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Front Page » Opinion » Requiring 68% more costly steel is waste, not patriotism

Requiring 68% more costly steel is waste, not patriotism

Written by on March 16, 2021
  • www.miamitodayepaper.com
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Requiring 68% more costly steel is waste, not patriotism

With the aim of patriotism, Miami-Dade commissioners just signed a blank check to raise costs to taxpayers on an unknown number of infrastructure projects by an unknown percentage with an unknown total price. They missed their target.

Their unanimous vote requires that the county use iron and steel products that are made in the USA. Only if suppliers couldn’t get American-made materials or if a higher US price would increase a project’s total cost by 20% or more could we get iron or steel from abroad.

What terrible timing. Steel now is in such short supply that prices are surging across the nation. Ruling out foreign steel purchases for county projects could bar cheaper steel from abroad and force use of domestic steel, whose prices have jumped more than 160% since August.

Yes, the 20% total cost increase cap in the legislation could permit buying iron and steel from abroad. Yet the county might still have to use far costlier US steel, because steel might be just a fraction of the project, so its price might be two-thirds higher than foreign steel costs and still not push up the entire cost of a project more than 20%.

When governments limit competition in contracts, prices of what they buy rise.

In a memo accompanying the iron and steel rules that commissioners OK’d March 2 without dissent, county Chief Financial Officer Ed Marquez noted that the legislation is likely to cost the county more “as vendors will most likely pass any additional expense to the county by including any additional cost in newly established contracts impacted by this change.”

That warning is totally valid but unfortunately very incomplete guidance. It didn’t say how much more expensive US steel and iron products are now than those from abroad. Nor did it indicate the county’s average annual expense on iron and steel in infrastructure projects. 

Without cost difference and volume of purchase, there was no way commissioners could examine the bottom-line increase to taxpayers of an order to buy from a single nation rather than be able to source products from around the globe.

The new purchasing requirements on iron and steel are “a patriotic way to take care of your own backyard,” legislation sponsor Joe Martinez told Miami Today. “I hope we protect our people, our own jobs, and we can make us better.”

That shows the best of intentions. But at what costs?

First is the cost of making sure that iron and steel that’s used is truly made in the USA. Unless the county simply accepts the claim of each supplier that it is buying at home rather than much more cheaply abroad, the county will need to audit suppliers’ purchase orders and delivery records plus examine carefully all iron and steel before it is used on a job. That verification could require hiring multiple county employees.

Second, the more limited a pool of possible suppliers, the higher the cost. Steel tariffs of 8% to 30% that the US added in 2018 on products from some other nations saw prices of domestic hot rolled steel rise 17.9% in the ensuing nine months, according to the US Bureau of Labor Statistics. This nation subsequently gained 1,000 jobs in the steel industry but lost about 75,000 other manufacturing jobs as the higher cost of steel made manufacturers that use steel in products less competitive globally. How much will county costs actually rise?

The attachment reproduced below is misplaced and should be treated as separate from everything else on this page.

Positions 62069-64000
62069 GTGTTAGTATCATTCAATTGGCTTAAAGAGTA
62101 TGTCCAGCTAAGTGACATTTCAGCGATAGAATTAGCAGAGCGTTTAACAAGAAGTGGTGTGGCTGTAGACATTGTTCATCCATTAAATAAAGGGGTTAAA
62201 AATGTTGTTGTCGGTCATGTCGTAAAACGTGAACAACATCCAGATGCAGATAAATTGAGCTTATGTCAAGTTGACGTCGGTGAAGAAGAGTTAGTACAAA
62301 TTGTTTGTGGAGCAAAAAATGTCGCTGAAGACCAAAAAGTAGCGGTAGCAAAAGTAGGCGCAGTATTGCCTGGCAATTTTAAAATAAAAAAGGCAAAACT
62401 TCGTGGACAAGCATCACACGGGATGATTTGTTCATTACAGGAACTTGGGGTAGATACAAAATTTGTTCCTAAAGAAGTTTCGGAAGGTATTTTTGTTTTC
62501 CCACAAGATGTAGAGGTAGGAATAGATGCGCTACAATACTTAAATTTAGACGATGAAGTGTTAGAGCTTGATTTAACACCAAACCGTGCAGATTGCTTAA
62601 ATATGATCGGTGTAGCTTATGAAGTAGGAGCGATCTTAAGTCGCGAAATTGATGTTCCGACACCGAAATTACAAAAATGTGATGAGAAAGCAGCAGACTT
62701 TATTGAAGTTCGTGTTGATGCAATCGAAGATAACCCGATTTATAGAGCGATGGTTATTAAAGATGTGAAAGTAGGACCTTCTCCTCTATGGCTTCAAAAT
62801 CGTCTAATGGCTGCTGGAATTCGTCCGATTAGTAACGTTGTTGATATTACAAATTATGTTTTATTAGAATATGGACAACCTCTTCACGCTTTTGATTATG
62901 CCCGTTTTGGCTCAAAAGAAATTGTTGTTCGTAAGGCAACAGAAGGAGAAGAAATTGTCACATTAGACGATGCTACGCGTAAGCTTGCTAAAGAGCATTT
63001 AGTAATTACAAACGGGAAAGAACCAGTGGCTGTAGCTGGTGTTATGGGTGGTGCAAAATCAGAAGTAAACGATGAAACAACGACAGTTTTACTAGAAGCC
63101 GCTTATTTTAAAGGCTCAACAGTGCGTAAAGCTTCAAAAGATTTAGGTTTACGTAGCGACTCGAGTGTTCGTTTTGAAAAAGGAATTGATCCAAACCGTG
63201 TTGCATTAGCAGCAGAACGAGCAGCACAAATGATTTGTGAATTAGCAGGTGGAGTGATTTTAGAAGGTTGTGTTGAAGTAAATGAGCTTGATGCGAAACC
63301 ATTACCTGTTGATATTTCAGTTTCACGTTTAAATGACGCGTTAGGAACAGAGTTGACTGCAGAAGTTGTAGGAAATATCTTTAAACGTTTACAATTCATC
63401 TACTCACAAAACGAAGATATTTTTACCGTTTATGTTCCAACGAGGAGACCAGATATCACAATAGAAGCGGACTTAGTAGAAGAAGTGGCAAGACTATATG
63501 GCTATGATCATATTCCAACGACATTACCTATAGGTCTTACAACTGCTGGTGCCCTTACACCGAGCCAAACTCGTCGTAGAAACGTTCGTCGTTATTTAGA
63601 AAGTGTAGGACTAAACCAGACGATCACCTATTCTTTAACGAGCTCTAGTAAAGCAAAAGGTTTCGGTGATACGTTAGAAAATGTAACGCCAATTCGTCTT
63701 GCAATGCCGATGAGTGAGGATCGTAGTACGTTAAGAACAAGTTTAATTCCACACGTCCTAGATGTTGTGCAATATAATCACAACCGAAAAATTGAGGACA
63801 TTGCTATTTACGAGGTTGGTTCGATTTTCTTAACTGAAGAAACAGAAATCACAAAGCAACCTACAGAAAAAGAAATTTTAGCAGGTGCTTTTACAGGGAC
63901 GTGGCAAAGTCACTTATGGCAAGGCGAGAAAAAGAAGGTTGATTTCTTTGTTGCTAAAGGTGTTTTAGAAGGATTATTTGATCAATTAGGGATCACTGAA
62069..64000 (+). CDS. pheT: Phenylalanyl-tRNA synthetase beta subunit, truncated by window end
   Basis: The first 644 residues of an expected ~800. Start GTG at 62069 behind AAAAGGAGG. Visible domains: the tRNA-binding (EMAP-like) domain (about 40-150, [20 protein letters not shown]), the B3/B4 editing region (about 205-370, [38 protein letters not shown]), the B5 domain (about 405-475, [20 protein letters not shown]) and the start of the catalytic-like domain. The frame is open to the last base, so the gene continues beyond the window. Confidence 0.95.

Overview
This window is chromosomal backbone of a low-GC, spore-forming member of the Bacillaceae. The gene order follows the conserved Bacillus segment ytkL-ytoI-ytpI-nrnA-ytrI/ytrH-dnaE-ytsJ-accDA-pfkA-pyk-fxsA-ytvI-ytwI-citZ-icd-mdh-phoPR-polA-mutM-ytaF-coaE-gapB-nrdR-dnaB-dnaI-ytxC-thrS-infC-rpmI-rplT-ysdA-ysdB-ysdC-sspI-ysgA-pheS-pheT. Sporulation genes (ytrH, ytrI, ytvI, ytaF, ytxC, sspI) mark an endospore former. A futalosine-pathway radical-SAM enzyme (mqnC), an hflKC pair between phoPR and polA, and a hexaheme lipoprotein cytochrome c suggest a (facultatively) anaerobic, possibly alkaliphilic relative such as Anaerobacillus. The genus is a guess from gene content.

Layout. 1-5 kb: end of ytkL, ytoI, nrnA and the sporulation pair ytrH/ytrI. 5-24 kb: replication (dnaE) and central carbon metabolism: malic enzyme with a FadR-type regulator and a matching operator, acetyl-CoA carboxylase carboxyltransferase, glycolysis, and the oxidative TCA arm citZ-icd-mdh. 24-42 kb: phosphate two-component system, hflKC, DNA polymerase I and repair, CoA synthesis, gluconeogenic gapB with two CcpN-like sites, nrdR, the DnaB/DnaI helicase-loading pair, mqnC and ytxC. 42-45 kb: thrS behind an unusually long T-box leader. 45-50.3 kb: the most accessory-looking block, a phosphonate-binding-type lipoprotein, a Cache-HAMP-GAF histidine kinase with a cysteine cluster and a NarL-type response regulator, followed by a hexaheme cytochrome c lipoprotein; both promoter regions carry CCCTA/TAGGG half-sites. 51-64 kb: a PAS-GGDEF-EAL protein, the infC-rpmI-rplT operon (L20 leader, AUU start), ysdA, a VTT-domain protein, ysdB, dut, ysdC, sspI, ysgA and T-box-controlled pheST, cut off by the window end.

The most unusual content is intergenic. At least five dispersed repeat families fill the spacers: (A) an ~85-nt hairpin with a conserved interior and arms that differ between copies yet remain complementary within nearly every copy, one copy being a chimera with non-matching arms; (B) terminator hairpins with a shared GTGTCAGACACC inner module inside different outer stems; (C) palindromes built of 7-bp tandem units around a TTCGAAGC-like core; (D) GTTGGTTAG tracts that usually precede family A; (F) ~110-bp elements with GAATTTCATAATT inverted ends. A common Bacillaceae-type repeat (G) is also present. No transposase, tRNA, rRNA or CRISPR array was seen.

Third is a potential cost to Miami-Dade’s positioning as a global trade and business community. That trade and business is an economic driver for the Port of Miami and Miami International Airport, both of which the county owns. 

It’s hard to advertise that we want business from around the globe to flow through this county but at the same time we reject key products that aren’t made in the USA. How could our market position as a trade hub be impacted by protectionism in our own buying?

Beyond those three factors, however, is the question of whether the steel industry really needs protection in legislation that would shelter it from competing with steel producers abroad?

“Record-high prices … are turning out to be a bonanza for steel producers,” Reuters news service reported a week before the county’s vote. “Shares of American steelmakers have gained 65% since last August. An analysis by rating agency Fitch shows US steelmakers enjoyed a profit margin of 45% in January.”

Surely this legislation was not intended to protect 45% profit margins at the expense of untold additional millions paid by Miami-Dade taxpayers. 

As Reuters went on to note, “US steel prices are 68% higher than the global market price and almost double China’s, even with the prices in both China and Europe up over 80% from their pandemic-induced lows.” Why in heaven’s name would we protect that kind of a profit margin in law – especially when none of those steelmakers is based here? That kind of protectionism is understandable – if not wise – in a steelmaking region, but why in South Florida?

So, is paying 68% extra for steel patriotic or just poor economics? And, doesn’t this beg for a veto by Mayor Daniella Levine Cava? Even if the motivation for the legislation is right from the heart, it misses the target by a mile.

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